Former Clerk for Chicago Transit Authority Retirement Plan Sentenced to a Year in Prison for Fraudulently Obtaining $356,000 in Plan Funds
CHICAGO — A suburban Chicago man used insider information obtained from his spouse to purchase options in a biotech company’s stock before it was acquired by a large pharmaceutical company, according to a federal criminal charge filed by the U.S. Attorney’s Office in Chicago.
In the spring of 2019, BRIAN RUBIN made $90,450 in illegal profits from the purchase and sale of stock options in the Colorado-based biotech company that employed Rubin’s spouse, according to the criminal information filed Tuesday in U.S. District Court in Chicago. Unbeknownst to his spouse, Rubin used material, non-public information obtained from her about the biotech company’s successful development of certain products and its expected acquisition by the New York-based pharmaceutical company to purchase the options ahead of a public announcement of the acquisition in June 2019, the charge alleges. After the announcement, the biotech company’s stock price increased and Rubin exercised the options for the profit, the charge alleges. Rubin’s spouse had learned the information through her position as an account director for the biotech company’s Midwest operations, the charge alleges.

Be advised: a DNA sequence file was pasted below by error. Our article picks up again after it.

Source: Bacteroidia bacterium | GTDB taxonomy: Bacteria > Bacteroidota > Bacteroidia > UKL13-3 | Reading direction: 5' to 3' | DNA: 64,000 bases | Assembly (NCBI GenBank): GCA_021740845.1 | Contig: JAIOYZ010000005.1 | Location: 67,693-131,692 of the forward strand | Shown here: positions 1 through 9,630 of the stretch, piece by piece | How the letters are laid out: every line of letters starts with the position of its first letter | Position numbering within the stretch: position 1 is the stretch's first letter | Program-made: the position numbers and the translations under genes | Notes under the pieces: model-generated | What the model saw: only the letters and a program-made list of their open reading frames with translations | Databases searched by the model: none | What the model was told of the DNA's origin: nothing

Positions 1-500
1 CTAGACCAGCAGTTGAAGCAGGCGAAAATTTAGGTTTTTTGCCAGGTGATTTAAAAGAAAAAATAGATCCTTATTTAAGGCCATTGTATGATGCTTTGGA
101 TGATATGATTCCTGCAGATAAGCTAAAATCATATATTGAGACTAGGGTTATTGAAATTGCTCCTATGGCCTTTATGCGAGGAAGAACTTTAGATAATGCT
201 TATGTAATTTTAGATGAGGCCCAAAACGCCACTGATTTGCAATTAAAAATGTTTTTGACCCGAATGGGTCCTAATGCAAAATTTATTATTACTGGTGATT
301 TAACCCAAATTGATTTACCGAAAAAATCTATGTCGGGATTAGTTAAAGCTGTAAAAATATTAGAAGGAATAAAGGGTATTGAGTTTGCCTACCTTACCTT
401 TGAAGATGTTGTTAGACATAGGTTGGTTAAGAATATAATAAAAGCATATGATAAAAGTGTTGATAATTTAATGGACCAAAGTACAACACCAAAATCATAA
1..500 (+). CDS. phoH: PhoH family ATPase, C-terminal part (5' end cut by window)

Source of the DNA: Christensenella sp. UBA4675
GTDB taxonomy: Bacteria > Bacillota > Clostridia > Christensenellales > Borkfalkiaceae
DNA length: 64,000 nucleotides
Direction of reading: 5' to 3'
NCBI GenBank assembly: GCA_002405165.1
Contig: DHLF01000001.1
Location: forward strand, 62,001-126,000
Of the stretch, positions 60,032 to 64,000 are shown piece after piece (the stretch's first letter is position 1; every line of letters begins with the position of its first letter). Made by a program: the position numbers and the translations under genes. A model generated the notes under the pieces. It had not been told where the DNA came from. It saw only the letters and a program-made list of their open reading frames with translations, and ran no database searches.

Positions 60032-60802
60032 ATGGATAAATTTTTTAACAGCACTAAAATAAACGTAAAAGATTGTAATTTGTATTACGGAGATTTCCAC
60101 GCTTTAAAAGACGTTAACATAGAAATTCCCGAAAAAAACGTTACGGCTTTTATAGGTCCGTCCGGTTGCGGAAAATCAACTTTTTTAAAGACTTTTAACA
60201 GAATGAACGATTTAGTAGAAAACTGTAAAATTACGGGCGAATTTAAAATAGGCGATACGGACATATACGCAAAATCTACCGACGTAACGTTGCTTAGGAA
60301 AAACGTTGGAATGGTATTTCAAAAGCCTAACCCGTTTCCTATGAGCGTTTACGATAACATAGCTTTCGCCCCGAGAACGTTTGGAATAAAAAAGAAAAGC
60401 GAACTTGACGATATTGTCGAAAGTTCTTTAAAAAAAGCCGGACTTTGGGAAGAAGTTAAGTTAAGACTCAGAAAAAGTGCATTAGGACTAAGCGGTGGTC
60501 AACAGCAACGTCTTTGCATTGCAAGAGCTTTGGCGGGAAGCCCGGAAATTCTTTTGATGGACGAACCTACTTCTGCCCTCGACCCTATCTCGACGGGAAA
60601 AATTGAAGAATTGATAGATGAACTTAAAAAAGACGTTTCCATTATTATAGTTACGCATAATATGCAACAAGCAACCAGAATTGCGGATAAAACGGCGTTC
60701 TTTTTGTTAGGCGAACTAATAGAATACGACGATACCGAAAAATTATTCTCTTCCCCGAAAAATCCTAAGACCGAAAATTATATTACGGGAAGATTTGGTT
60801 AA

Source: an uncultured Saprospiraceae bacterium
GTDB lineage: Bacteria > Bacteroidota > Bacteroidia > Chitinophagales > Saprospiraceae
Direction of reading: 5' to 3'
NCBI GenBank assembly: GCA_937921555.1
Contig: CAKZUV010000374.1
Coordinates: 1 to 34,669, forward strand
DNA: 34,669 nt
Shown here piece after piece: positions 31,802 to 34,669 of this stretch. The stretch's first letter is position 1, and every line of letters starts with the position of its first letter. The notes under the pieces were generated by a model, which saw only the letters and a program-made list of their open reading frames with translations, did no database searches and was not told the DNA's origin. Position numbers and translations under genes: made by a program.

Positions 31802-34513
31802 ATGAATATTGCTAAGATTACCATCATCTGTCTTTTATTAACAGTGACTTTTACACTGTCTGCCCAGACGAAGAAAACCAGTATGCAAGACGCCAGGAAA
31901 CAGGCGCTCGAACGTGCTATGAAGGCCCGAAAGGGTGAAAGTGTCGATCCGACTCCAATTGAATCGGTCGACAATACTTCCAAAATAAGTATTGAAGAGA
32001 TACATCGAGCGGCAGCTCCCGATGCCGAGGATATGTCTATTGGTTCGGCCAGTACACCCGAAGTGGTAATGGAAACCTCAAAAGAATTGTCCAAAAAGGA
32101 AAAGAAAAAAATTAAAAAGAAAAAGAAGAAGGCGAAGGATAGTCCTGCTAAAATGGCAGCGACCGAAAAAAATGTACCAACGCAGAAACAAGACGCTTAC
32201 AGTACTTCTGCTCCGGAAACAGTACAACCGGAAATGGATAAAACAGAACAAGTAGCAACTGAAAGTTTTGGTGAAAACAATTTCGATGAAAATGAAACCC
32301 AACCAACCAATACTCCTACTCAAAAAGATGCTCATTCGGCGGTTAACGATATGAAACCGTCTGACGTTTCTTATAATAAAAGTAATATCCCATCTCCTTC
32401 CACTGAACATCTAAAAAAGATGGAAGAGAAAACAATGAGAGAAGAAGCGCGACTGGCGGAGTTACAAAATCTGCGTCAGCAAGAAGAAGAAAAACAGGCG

Rubin, 51, of Deerfield, Ill., is charged with one count of securities fraud. The charge is punishable by up to 20 years in federal prison. Arraignment in federal court in Chicago has not yet been scheduled.
The charge was announced by Morris Pasqual, Acting United States Attorney for the Northern District of Illinois; and Robert W. “Wes” Wheeler, Jr., Special Agent-in-Charge of the Chicago Field Office of the FBI. The U.S. Securities and Exchange Commission, which filed a civil enforcement action against Rubin, provided valuable assistance. Assistant U.S. Attorneys Jared Hasten and Adam Rosenbloom represent the government in the criminal case.
The public is reminded that an information is not evidence of guilt. The defendant is presumed innocent and entitled to a fair trial at which the government has the burden of proving guilt beyond a reasonable doubt.